Today I was on my long shift and feeling the blues as usual when I was asked to see a patient as part of gen med review. 

She was a lovely elderly woman who had come in for some obstructive jaundice 

As I began to examine her, she looked at me and said 

“You have healing hands. I can feel it.” 

She then turned to her relative in the room and said 

“She’s the most gentle doctor I’ve seen you know”

And as I was leaving, she asked me when she would see me again.

Sometimes I wonder if I’m really helping anyone. When I’m tired, I wonder if I’m good enough to do the things doctors do. Sometimes I feel like maybe I’d be suited better somewhere else.

But when I interact with patients like this lovely woman, and they tell me the smallest things make a difference for them, I am so incredibly grateful for me and being in a position to impact someone in that way. It makes me strive to be better. It makes me appreciate my apparent skill of treating people in a way that makes them feel comfortable. 

I am so grateful to have met that woman and to have made her feel that way. It made me smile. It makes other things seem less significant. 

I’m glad.

Which Would You Rather?

I am currently on my General practice rotation. So I’ve been placed at a medical centre under a supervising doctor for two weeks now.

I’ll be honest, not the best two weeks. Not an extremely friendly supervisor or a particularly enjoyable task set for me. I seem to be doing more work as a nurse at this practice than a 5th year medical student. And not very well, I might add. I have no idea what half the wound dressings’ names even mean. So when the supervisor asks for a crêpe dressing, I pretty much go looking for maple syrup.

I’ve only just started seeing patients on my own. And I think my history taking and examination skills are a bit rusty.

But something interesting happened in the last couple of days. My supervisor approached me and said that she would like me to come in during my holidays to assist her on surgeries. She also said that should I choose General Practice as my specialisation, she would be more than happy to take me on as a registrar during my training.

I was more than surprised. I thought I wasn’t doing well at all. I asked her whether I was performing okay. To which she replied “You will be good as time goes on. But I’ve been hearing from patients about how lovely you are. Your manner is very good”

Now this is very interesting to me. Throughout med school I’ve been hearing how great my ’empathy’ is and how well I seem to interact with patients. I never really get compliments about my clinical knowledge or diagnostic skills. Not that I’m turning this into a negative thing or anything because of course it’s important to have a good manner towards patients and I’m grateful that I am able to make patients feel comfortable. But that’s something I tend to think should be rather natural for everyone. Not just doctors actually. Everyone should have a good manner towards everyone else right? So why then, is this particular feature of my practice always commended? It just seems ironic. Is it that rare for doctors to be kind and caring towards patients?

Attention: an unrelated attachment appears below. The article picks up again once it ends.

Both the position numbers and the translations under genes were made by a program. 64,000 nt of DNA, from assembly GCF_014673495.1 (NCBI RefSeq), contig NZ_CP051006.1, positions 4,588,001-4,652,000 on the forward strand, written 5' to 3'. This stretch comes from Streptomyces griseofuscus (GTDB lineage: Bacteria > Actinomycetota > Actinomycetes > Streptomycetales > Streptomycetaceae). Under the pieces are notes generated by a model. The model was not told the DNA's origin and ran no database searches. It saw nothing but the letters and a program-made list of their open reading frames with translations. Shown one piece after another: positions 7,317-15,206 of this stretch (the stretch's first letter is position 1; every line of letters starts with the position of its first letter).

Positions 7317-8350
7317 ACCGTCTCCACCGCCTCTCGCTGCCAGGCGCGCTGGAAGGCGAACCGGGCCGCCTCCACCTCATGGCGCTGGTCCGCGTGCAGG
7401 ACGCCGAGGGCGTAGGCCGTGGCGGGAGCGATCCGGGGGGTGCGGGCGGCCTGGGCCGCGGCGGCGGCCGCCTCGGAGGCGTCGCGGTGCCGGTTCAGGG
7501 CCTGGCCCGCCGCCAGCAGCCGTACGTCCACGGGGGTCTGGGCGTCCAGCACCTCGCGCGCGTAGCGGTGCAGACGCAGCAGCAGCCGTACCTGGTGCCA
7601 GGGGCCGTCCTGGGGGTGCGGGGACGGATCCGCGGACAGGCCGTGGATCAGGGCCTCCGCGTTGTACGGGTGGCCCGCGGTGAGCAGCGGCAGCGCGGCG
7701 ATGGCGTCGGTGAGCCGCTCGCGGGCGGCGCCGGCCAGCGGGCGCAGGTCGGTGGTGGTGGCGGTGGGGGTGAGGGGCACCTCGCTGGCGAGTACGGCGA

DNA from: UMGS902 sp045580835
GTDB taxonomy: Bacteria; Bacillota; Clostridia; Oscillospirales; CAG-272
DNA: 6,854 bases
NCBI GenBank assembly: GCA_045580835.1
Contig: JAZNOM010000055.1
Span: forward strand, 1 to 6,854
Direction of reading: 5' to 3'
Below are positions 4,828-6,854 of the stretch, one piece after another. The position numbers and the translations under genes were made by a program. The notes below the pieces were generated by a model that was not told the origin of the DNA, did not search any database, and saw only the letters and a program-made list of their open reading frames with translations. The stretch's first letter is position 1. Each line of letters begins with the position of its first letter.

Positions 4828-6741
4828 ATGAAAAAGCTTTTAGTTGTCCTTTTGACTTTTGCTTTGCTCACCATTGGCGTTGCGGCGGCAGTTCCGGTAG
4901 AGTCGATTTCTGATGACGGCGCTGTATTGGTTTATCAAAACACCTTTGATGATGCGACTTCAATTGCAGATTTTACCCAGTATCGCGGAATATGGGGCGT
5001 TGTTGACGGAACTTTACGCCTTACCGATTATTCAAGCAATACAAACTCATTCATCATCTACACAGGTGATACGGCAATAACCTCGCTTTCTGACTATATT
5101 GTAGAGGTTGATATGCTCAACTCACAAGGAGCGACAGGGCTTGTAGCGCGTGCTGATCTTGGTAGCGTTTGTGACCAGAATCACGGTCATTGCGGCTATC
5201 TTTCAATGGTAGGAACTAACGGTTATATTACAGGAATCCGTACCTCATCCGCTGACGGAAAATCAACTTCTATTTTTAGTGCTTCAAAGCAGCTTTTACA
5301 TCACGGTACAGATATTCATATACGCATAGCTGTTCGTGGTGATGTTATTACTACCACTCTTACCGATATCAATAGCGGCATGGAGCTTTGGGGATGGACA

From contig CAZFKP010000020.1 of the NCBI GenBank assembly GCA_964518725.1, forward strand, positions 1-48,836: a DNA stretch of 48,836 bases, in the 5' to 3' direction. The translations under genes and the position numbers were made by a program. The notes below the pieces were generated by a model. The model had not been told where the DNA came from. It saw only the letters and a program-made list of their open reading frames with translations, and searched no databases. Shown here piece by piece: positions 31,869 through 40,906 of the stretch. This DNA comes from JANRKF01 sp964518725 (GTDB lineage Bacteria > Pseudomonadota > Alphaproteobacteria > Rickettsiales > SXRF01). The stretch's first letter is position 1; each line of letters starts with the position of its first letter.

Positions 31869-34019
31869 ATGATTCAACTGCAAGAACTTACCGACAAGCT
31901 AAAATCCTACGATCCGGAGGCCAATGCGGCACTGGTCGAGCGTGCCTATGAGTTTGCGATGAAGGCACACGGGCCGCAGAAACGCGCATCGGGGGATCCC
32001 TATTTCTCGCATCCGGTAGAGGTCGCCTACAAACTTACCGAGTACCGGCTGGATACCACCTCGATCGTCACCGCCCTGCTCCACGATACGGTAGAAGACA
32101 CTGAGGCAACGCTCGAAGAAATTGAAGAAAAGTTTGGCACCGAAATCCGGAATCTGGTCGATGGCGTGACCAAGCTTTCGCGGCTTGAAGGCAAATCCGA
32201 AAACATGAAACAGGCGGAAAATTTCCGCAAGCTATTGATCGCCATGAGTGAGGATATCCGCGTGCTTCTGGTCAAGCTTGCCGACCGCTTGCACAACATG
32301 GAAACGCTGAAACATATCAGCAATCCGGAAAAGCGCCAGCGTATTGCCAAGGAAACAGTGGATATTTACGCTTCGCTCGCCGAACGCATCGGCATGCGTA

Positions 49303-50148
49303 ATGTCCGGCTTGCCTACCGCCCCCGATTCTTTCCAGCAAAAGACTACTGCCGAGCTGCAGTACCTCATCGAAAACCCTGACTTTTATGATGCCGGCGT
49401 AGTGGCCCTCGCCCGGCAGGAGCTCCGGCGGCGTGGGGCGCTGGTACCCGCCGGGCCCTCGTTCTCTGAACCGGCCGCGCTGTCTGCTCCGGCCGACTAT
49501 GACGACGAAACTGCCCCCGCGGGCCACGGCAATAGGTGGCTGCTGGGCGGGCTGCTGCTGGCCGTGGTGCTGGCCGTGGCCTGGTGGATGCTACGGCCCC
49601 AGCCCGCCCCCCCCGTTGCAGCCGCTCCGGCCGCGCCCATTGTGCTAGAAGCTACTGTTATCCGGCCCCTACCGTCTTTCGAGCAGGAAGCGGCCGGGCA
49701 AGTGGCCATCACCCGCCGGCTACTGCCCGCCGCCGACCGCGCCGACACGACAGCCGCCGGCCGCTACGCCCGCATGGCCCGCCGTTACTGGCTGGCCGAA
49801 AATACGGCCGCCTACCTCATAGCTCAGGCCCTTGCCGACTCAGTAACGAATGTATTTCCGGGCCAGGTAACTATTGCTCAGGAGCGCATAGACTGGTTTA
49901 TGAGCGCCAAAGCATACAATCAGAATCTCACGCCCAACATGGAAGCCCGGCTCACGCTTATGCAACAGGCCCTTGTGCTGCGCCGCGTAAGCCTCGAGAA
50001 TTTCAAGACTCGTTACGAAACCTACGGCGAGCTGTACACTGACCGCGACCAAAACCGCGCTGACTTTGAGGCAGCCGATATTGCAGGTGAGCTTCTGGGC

And also, does the fact that I’m nice enough take away the importance of being a good diagnostician? How important is that? It’s kind of like the popular TV show House where Dr. House doesn’t care at all about his patients and treats them in a pretty disrespectful way, but once he cures them, they tend to be so grateful and thank him profusely.

So. Which is better? To be nice and kind but not a great ‘doctor’ or to be a brilliant doctor but not so much with the people skills?

This isn’t to suggest that I’d rather be horrible towards patients as long as I’m good at what I do, because like I said, I treat everyone I interact with exactly the same. The way I would like to be treated. And that’s perfectly natural for me. But when it comes to reports and I see an excellence grade for empathy but a pass grade for clinical knowledge, while others have it the other way around, I really wonder if they feel disappointed in only achieving a pass for empathy or if they believe it’s enough to have the clinical knowledge to a higher level.

I must admit I feel a bit disappointed in having a less than adequate level of clinical knowledge. But I think I’d be equally (if not more) disappointed if someone suggested that my manner towards someone else was poor.

So. Which would you rather be? I’d love to know.